A woman weighs herself on her bathroom scales.
An example of weigh is when you put something on a scale.
- to determine the weight of by means of a scale or balance
- to have (a specified) weight [it weighs ten pounds]: orig. construed as a vi. and still so construed when used with an adverb
- weight ()
- to lift or balance (an object) in the hand or hands, in order to estimate its heaviness or weight
- to measure out, dole out, or apportion, by or as by weight: often with out
- to consider and choose carefully: to weigh one's words
- to balance or ponder in the mind; consider in order to make a choice: to weigh one plan against another
- weigh anchor under anchor
Origin of weighMiddle English weien, to weigh, bear ; from Old English wegan, to carry, bear, akin to German weigan, wägen ; from Indo-European base an unverified form we?h-, to go, draw from source Old English wæg, a wave, Classical Latin vehere, to carry, bring
- to have significance, importance, or influence: his word weighed heavily with the jury
- to be a burden; press or bear down: with on or upon: the theft weighed on my mind
- Naut. weigh anchor (see phrase under anchor)
- to make bend downward as with added weight
- to burden or bear down on so as to oppress or depress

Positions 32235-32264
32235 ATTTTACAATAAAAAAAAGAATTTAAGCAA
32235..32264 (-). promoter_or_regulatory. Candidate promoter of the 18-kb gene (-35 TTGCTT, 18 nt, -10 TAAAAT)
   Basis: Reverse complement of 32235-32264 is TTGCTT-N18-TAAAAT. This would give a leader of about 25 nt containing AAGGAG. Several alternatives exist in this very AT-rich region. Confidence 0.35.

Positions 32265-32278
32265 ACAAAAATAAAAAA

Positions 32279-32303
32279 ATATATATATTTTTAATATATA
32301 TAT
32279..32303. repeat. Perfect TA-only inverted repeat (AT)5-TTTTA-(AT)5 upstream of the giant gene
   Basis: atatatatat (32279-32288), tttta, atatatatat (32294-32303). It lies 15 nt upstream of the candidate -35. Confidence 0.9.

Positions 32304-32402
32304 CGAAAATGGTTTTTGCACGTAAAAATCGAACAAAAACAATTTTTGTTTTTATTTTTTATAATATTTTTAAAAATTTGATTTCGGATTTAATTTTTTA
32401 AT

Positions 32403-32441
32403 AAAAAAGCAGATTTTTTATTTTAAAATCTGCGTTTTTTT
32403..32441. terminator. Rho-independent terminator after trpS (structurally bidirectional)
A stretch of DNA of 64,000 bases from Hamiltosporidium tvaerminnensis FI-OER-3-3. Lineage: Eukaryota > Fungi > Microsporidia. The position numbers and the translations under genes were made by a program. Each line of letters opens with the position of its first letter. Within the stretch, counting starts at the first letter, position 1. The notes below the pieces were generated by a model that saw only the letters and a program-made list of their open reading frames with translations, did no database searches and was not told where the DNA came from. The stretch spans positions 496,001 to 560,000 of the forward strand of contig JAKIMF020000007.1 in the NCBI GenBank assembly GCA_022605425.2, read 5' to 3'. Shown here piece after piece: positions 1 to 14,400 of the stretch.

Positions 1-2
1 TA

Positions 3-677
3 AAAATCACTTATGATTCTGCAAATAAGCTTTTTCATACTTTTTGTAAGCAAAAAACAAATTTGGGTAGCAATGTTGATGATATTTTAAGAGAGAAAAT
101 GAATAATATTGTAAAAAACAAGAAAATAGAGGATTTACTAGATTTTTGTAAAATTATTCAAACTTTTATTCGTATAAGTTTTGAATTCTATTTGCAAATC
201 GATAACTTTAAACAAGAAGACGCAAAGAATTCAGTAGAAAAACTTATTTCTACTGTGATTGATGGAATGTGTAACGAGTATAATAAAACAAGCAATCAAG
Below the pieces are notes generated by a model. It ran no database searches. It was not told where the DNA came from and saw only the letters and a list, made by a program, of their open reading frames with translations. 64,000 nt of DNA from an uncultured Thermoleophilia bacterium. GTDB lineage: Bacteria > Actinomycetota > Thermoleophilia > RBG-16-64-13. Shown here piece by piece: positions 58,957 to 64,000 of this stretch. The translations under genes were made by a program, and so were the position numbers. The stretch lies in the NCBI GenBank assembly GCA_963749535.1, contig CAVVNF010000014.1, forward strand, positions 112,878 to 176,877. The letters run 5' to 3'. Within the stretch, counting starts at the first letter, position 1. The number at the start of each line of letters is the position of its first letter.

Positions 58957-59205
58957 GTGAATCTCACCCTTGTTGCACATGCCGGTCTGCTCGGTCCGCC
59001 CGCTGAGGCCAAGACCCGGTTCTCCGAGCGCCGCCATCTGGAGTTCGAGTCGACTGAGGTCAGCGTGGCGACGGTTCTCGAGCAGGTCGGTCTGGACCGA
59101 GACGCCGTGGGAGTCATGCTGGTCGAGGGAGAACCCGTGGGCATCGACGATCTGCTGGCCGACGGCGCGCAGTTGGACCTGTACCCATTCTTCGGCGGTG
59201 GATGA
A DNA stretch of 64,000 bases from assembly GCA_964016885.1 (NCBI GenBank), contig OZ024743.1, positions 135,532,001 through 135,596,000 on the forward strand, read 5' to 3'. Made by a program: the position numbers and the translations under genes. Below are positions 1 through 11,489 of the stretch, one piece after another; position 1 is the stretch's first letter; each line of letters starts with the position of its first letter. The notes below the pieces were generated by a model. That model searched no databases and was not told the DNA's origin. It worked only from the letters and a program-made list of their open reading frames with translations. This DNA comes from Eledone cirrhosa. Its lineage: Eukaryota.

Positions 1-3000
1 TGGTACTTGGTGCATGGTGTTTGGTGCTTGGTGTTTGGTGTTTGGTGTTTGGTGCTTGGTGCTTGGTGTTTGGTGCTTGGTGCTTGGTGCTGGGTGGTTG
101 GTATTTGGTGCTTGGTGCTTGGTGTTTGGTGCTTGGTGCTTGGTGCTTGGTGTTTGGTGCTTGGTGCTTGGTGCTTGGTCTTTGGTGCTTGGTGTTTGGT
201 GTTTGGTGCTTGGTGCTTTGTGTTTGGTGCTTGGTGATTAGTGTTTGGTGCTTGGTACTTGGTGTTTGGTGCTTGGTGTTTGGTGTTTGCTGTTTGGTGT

- to weigh (a boxer, jockey, etc.) before or after a contest in order to verify declared weight
- to be so weighed
- to have one's baggage weighed
- Informal to enter and participate forcefully, as in a discussion or debate
weigh in with
Origin of weighmodified by the notion of “weighing anchor”
verbweighed, weigh·ing, weighs
- a. To determine the weight of, as with a scale: weighed the tomatoes before buying them.b. To measure or apportion (a certain quantity) by weight. Often used with out: weighed out a pound of cheese.
- a. To balance in the mind in order to make a choice; ponder or evaluate: weighed the alternatives and decided to stay.b. To choose carefully or deliberately: weigh one's words.
- Nautical To raise (anchor).
- To be of a specific weight: The dog weighs nearly 50 pounds.
- To have consequence or importance: The decision weighed heavily against us.
- a. To cause to bend heavily by added weight. Used with on or upon: a coating of ice that weighed on the slender branches.b. To be burdensome or oppressive. Used with on or upon: These concerns have been weighing on us for weeks.
- Nautical To raise anchor.
Origin of weighMiddle English weien, from Old English wegan; see wegh- in Indo-European roots.
Origin of weighVariant (influenced by weigh1, as in weigh anchor) of way.
(third-person singular simple present weighs, present participle weighing, simple past and past participle weighed)
- To determine the weight of an object.
- Often with "out", to measure a certain amount of something by its weight, e.g. for sale.
- He weighed out two kilos of oranges for a client.
- (figuratively) To determine the intrinsic value or merit of an object, to evaluate.
- You have been weighed in the balance and found wanting.
- To consider a subject.
- To have a certain weight.
- I weigh ten and a half stone.
- (intransitive) To have weight; to be heavy; to press down.
- (intransitive) To be considered as important; to have weight in the intellectual balance.
- (nautical) To raise an anchor free of the seabed.
- (intransitive, nautical) To weigh anchor.
- To bear up; to raise; to lift into the air; to swing up.
- all that she so dear did weigh